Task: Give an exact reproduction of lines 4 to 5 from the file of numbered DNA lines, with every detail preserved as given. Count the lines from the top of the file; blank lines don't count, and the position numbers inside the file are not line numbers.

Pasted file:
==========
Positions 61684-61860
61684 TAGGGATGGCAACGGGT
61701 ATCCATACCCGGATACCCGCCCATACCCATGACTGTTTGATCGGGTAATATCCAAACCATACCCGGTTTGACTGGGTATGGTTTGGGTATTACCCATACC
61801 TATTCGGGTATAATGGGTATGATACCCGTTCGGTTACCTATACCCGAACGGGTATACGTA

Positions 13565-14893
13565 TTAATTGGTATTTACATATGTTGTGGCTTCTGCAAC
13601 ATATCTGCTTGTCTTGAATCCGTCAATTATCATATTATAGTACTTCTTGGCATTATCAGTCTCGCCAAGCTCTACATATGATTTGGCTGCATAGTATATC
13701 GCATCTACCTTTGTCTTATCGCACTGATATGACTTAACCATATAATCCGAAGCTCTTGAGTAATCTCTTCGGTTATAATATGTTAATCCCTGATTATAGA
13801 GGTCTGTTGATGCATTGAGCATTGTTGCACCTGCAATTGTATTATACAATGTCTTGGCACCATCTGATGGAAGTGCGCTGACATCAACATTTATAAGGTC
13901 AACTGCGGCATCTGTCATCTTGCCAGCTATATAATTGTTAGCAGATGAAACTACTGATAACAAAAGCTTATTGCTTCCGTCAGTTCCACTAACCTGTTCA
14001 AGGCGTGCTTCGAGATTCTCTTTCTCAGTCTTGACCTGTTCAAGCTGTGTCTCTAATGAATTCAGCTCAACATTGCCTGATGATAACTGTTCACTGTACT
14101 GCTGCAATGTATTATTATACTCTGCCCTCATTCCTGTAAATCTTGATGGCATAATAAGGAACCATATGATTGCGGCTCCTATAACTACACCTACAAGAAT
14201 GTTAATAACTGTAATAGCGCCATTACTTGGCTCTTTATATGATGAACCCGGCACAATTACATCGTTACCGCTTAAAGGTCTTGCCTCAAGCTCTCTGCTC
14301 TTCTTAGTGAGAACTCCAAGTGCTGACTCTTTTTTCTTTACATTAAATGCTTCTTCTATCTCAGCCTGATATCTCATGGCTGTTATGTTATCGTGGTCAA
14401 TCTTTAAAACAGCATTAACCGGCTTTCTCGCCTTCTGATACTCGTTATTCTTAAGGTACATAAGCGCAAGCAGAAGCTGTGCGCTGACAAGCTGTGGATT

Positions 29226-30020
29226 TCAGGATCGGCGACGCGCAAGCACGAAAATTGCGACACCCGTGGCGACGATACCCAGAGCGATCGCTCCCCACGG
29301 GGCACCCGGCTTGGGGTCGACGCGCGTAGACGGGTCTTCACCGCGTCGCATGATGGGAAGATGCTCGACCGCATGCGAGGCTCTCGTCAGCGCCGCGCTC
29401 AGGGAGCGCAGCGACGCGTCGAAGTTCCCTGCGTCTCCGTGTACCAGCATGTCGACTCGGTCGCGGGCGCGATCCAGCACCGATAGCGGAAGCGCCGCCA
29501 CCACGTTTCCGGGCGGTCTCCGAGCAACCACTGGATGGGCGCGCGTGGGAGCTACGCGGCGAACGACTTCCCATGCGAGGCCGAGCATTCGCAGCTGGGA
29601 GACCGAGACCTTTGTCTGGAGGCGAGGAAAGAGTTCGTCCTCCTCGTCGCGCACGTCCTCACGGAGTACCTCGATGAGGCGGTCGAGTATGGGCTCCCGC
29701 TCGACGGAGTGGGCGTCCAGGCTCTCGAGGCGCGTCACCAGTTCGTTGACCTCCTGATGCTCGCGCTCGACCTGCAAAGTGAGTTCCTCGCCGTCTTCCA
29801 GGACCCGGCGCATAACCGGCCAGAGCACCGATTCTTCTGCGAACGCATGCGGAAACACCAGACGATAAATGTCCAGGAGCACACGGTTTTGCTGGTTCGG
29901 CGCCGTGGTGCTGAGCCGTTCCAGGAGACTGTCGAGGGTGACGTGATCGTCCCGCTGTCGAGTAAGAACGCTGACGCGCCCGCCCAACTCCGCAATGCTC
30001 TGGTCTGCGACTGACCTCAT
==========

61801 TATTCGGGTATAATGGGTATGATACCCGTTCGGTTACCTATACCCGAACGGGTATACGTA

Positions 13565-14893